Keywords: Space Service Volume; Ray-tracing; Ionospheric Effect; Signal Propagating Characteristic.
Rapid, Automated, Test, Verification and Validation (V&V) for the CubeSats
by Yaseen Zaidi, Norman Fitz-Coy, Robert Van Zyl
Abstract: Bringing up of a small-scale mission assurance and engineering workflow is described. The experiences learned in the ZACUBE-1 mission prompted the development of an automated systems engineering platform leading to conformity in system design, test, and verification. The platform implements the methodology of systems engineering by coordinating diverse elements of the lifecycle and by incorporating the tools involved. The phase B/C activities of system modelling, simulations, prototyping, and design may be unified to a compounding effect and raising the level of the system view. The Verification and Validation (V\&V) is achieved by integrating a test and measurement facility to the platform. With the platform, we accomplish rapid electrical and functional test and verification of the CubeSat subsystems and thermal validation in −20 ◦C to +50 ◦C cycle. The platform is automated by an application software which executes functional and thermal environment tests and provides support for requirements flow, system definition, embedded development, and simulations by integrating real-time target hardware. The platform is exploited in validating an S-band communications subsystem while economizing time and obtaining valuable insight into transmission performance under thermal loading.
Keywords: Automated Test Equipment (ATE); CubeSat; Measurement; Satellite; Space; Systems Engineering; Test; Verification and Validation (V&V).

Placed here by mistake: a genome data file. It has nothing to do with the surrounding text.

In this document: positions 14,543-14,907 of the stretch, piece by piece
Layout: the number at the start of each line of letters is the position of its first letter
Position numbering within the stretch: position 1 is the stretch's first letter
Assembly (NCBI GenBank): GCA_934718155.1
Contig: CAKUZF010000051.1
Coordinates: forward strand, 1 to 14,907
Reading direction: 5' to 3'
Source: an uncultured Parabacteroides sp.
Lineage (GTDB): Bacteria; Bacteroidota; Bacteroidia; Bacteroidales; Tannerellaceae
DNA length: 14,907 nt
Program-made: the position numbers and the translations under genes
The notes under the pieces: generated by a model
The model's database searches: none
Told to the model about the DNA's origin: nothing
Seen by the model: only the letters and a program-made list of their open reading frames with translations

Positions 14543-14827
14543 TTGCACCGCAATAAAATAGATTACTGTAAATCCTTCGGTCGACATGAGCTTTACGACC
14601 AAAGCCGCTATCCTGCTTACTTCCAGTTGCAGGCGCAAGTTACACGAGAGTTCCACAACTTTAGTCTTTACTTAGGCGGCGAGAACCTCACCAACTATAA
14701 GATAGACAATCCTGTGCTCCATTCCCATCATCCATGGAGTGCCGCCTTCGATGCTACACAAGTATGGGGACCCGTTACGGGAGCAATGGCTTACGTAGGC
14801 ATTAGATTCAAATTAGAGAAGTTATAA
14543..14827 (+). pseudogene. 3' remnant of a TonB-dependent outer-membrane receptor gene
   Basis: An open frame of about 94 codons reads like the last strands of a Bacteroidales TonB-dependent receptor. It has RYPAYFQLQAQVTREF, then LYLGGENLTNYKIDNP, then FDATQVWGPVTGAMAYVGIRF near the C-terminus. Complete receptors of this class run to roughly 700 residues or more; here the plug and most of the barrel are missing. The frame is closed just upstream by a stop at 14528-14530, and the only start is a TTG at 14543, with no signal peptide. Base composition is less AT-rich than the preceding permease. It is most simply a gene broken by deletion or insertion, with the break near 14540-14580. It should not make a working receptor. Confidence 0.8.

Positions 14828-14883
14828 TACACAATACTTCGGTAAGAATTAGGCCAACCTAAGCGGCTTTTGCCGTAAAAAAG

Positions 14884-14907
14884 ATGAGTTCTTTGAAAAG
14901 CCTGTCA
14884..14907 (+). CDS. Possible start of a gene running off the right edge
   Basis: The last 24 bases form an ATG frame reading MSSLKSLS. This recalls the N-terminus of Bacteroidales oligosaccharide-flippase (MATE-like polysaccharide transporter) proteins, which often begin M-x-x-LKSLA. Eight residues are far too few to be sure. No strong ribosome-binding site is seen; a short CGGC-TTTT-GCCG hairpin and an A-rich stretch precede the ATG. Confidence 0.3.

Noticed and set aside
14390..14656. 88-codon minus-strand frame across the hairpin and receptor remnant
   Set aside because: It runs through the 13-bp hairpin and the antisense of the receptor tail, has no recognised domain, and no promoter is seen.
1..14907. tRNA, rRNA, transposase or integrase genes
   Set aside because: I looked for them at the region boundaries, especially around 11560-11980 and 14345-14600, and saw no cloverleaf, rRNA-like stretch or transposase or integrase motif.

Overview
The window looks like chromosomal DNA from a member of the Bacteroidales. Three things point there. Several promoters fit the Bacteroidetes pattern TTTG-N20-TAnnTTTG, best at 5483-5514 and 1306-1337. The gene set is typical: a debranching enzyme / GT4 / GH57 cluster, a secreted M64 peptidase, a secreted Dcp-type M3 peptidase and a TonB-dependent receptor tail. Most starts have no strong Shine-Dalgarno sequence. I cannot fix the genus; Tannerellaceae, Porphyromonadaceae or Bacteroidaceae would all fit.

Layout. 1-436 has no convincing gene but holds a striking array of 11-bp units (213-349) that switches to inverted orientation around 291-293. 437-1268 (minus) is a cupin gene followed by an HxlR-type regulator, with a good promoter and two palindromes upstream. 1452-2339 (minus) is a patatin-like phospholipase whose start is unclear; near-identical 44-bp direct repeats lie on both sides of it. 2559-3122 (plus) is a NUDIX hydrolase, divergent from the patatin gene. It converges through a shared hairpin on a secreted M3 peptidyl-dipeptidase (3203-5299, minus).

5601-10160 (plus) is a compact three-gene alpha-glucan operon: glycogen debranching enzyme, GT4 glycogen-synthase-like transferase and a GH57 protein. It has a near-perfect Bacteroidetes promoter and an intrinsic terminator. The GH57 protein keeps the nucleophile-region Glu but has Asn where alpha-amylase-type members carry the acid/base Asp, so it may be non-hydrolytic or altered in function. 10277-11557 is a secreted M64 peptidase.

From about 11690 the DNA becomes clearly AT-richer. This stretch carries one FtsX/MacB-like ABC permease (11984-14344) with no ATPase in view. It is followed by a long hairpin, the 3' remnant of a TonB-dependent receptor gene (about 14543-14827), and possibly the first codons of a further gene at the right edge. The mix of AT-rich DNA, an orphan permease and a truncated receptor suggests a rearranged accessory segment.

Motion around the out-of-plane equilibrium points in the photogravitational Copenhagen elliptic restricted three-body problem with oblateness
by Aguda Ekele Vincent
Abstract: This paper studies the motion of an infinitesimal mass near the out-of-plane equilibrium points (OEPs) in the elliptic restricted three-body problem (ER3BP) in the case of two equally heavy bodies (Copenhagen problem) where one of the two primaries is a radiation source and the other an oblate spheroid. We found, as in the photogravitational circular restricted three body problem, that the equations of motion of the three dimensional photogravitational ER3BP allow the existence of OEPs if the radiation parameter has negative values. There are two out of plane equilibria that lie in the (, ) plane in symmetrical positions with respect to the (, ) plane. The positions of the OEPs are affected by the parameters involved in the systems dynamics. In particular, the positions change with increase in the radiation pressure, oblateness, eccentricity and semi-major axis of the orbits. As an application, the positions and linear stability of the problem are investigated numerically for the binary system B1534+12. The OEPs are found unstable.